The Inherited Intestinal Cancer Syndromes are more commonly known as “polyposis” and/or “Lynch Syndrome”.
The polyposis syndromes include:
- Familial Adenomatous Polyposis (FAP)
- Peutz Jeghers Syndrome (PJS)
- Juvenile Polyposis Syndrome (JPS)
- MYH Associated Polyposis (MAP)
- Serrated Polyposis Syndrome (SPS)
The hospital department caring for these families is the Polyposis Registry. The Lynch Syndrome Families are cared for by the Family Cancer Clinic. The Family Cancer Clinic is funded by the NHS and the Imperial Cancer Research UK Centre, and is based at St Mark’s Hospital. The clinic offers advice to people who have a family history of colorectal or associated cancers, and provides screening, clinical follow-up and counselling.
History of the Registry
The Polyposis Registry at St Mark’s Hospital represents possibly the longest running research project in the world. It began in 1924 when a Pathologist, Dr Cuthbert Dukes, and Mr J.P. Lockhart-Mummery, a surgeon, discussed some patients they thought to be both interesting and rare. These patients not only had multiple polyps in the bowel but also a family history of bowel cancer.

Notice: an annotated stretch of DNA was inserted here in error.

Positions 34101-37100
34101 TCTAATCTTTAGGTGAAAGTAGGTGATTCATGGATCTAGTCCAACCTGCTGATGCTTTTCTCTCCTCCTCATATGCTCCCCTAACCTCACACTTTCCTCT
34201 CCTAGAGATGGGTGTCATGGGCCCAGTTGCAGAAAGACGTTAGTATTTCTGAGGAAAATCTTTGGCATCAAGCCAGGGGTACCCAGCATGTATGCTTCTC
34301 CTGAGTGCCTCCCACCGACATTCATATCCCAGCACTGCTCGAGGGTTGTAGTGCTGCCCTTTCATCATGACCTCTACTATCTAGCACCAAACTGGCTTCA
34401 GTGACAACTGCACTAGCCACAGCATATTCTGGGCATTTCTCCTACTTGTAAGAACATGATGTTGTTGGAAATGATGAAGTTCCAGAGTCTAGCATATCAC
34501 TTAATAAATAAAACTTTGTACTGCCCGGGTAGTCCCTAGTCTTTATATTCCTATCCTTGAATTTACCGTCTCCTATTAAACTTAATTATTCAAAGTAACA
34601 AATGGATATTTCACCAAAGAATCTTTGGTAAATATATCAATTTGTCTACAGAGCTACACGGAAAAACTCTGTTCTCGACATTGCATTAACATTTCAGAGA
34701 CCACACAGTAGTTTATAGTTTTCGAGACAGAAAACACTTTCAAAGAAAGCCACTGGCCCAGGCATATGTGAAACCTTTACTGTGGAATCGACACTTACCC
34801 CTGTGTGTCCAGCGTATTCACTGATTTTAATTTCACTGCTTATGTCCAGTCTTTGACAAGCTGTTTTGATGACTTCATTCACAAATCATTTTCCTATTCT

Dr Dukes was already involved in the science of polyps and cancer, and in his laboratory at St Mark’s he set the groundwork for much of the science that continues today. Mr Lockhart Mummery added to this his knowledge of recording family histories and together they set up a formal system for collecting information. They were helped by Dr Dukes’ laboratory assistant, the young HJR Bussey. This young man developed such a fascination for polyposis that by the 1960s he had been awarded a PhD for his work in polyposis and become world famous for his knowledge about the condition.
In those early days, St Mark’s Hospital was supported by voluntary contributions but today it is, of course, part of the National Health Service (NHS). The NHS does not, however, support research into polyposis. The money for this comes from charities such as Cancer Research UK and the St Mark’s Hospital Foundation.
The main aims of the Registry are:
- Cancer prevention